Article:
Human & Applied Physiology




Full Time

| Admissions status: Open
Human & Applied Physiology enables students to gain a theoretical and practical understanding of the functioning of the muscular, respiratory and cardiovascular systems at rest and during exercise, including the effects of extreme environmental conditions on whole body physiology. Leads to careers in teaching and research, medicine, physiotherapy, health services, physical education.

  • The original and foremost programme in human and applied physiology in the UK.
  • Training in a wide variety of practical laboratory skills pertaining to human physiology.
  • A knowledge base of human physiology particularly relevant for careers in biomedical research and medicine.
  • Lectures from world leading experts in a variety of different fields.
  • Unique exposure of human physiology applied to aviation and military medicine only available at King's College London.
  • Located in the heart of London.


Student destinations
Our graduates go on to careers in academic teaching and research, medicine, clinical physiology, health services, sports science support, and research posts in industry or in Ministry of Defence Research Establishments.
Programme leader/s
Dr James Clark
Awarding Institution
King's College London
Credit value (UK/ECTS equivalent)
UK 180/ECTS 90
One year FT, September to September.
Guy's Campus; some projects and Field Trips may take place on non-campus locations.
Year of entry 2016
Offered by
Faculty of Life Sciences & Medicine
Department of Physiology
Closing date
The deadline for applications is 01 April 2016 for 2016 entry. Prior to this date all applications will be given equal consideration and considered on their individual merits. After this date and up to 01 July 2016 applications will be considered subject to the availability of places, thus we encourage you to submit your application as soon as possible. Please note that funding deadlines may be earlier.
12 FT.
FT Home: £10,500 (2016)
FT Overseas: £21,750 (2016)
Contact information
• Before you apply: via our Enquiry Form at
• After applying: use the messaging service at

Dr James Clark, Programme Director, Centre of Human & Aerospace Physiological Sciences Tel +44 (0)20 7848 6333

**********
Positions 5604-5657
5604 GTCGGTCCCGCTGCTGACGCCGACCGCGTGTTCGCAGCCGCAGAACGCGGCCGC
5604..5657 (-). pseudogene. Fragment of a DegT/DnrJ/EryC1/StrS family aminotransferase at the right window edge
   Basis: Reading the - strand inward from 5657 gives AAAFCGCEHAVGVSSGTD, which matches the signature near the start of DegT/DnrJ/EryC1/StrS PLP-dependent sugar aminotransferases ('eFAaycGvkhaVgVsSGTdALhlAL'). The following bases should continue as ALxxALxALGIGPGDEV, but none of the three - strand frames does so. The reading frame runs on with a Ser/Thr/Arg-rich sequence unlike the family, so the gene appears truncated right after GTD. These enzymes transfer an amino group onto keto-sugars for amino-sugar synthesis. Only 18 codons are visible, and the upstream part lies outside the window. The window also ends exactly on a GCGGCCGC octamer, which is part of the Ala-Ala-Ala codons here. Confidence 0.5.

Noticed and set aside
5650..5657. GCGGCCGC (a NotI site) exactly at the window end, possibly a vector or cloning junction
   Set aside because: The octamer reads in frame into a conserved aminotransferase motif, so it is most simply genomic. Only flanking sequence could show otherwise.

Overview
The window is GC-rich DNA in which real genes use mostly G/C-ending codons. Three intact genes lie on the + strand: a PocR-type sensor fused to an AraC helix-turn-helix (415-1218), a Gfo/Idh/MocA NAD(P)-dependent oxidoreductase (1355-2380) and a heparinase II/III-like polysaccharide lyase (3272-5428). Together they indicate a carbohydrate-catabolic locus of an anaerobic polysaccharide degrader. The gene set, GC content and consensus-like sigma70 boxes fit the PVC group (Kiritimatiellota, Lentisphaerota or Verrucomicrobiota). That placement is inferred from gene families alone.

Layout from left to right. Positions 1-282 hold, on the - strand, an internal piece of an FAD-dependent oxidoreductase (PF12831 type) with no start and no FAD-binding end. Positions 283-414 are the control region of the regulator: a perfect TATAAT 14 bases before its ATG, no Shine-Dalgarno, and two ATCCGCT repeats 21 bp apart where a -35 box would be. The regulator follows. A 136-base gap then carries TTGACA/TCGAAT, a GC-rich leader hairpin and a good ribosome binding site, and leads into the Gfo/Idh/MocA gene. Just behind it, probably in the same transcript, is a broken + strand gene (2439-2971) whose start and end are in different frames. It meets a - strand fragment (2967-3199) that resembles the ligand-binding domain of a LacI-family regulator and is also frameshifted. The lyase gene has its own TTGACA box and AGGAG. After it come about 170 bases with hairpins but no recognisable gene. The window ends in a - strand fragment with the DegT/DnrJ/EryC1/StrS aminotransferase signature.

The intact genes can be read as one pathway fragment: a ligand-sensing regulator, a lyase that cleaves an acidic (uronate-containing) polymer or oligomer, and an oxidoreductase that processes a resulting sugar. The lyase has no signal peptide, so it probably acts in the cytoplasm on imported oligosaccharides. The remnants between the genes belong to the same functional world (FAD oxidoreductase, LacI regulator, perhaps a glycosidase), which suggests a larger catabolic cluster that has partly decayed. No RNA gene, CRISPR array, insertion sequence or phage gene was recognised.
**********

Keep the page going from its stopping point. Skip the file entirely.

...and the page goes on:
Email Website

To equip graduate students in biomedical/life science and sport science with value added knowledge and skills that will enhance their understanding and expertise in human physiology in its broadest sense. For careers in academic research/teaching, medicine, physiotherapy, health services, sport science support, research posts in industry and Ministry of Defence research establishments.

The programme is run by the Centre of Human & Aerospace Physiological Sciences/ Department of Physiology. The MSc provides a theoretical and practical basis for explaining the functioning of the muscular, respiratory and cardiovascular systems at rest and during exercise. This extends to the effects of extreme environmental conditions on whole body physiology.

Programme topics are studied from both systemic and cellular/molecular perspectives in order that students have a good understanding of the breadth of investigative approaches employed in human physiology research.

There is a focus on a practical work and planning/running experiments using human subjects.

Core programme content
All taught components are required. Please see the module list.

Indicative non-core content
All taught components are required. Please see the module list.

Five taught modules comprising lectures, tutorials, and seminars and a significant practical component. There is also a research project which makes up 30 per cent of the MSc. Assessment is through unseen written exams (in January and May), written dissertations, poster presentations, practical write-ups and oral presentations.

More information on typical programme modules.
NB it cannot be guaranteed that all modules are offered in any particular academic year.

Teaching staff: 

Module Leader:
Dr Ged Rafferty

Module code: 7BBLM004
Credit level: 7
Credit value: 30
Semester:  Semester 1 (autumn) 
Teaching pattern: Most weeks incorporate:
4 hours of Lectures
2 hours of Seminars supporting Laboratory Practical
Laboratory Practical on alternate weeks
Assessment:  written examination/s 

x1 3hr Unseen Written Exam (60%)

x1 15 min Laboratory Practical Oral Presentation (20%)

x1 1,500 Laboratory Practical Written Report (20%)

This module focuses on the function of the human cardiovascular and respiratory systems. The module aims to evaluate the mechanisms underlying the regulation of ventilation, cardiac output and blood pressure at rest and during exercise, and how these systems interact with the metabolic requirements of working muscles.